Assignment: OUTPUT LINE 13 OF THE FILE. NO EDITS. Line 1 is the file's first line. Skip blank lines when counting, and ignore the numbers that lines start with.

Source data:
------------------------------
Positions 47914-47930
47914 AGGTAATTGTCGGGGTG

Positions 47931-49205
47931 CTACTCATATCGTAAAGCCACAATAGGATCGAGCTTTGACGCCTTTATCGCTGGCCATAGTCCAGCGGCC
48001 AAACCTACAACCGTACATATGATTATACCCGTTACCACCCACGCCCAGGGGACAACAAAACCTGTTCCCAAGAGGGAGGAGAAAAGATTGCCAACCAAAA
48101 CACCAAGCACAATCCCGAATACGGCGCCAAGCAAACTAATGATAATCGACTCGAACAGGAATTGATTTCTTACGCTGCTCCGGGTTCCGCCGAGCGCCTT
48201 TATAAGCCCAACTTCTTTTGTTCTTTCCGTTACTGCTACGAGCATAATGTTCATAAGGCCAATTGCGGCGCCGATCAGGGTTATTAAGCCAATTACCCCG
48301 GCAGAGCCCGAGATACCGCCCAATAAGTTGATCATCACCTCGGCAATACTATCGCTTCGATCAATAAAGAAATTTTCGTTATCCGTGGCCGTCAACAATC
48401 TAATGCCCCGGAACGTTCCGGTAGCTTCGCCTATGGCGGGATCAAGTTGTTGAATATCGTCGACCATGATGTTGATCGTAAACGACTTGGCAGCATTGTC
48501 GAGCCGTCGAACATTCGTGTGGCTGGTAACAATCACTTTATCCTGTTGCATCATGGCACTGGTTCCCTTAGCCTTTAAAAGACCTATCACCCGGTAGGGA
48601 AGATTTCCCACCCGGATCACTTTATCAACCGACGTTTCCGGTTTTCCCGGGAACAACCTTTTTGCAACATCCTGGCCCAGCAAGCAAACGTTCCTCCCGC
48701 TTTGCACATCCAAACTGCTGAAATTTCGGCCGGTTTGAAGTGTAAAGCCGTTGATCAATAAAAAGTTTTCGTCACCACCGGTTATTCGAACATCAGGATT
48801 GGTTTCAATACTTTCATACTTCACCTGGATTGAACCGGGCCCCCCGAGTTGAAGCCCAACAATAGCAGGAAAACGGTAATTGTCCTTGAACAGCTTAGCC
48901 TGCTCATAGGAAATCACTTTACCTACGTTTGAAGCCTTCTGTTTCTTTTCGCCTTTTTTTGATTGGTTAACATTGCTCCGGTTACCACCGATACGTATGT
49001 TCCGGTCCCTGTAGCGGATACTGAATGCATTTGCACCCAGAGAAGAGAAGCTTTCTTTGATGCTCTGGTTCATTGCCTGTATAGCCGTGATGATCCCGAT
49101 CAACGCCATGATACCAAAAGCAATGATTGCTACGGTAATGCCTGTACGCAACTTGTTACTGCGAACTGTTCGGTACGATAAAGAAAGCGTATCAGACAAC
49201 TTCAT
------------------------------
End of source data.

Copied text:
48801 GGTTTCAATACTTTCATACTTCACCTGGATTGAACCGGGCCCCCCGAGTTGAAGCCCAACAATAGCAGGAAAACGGTAATTGTCCTTGAACAGCTTAGCC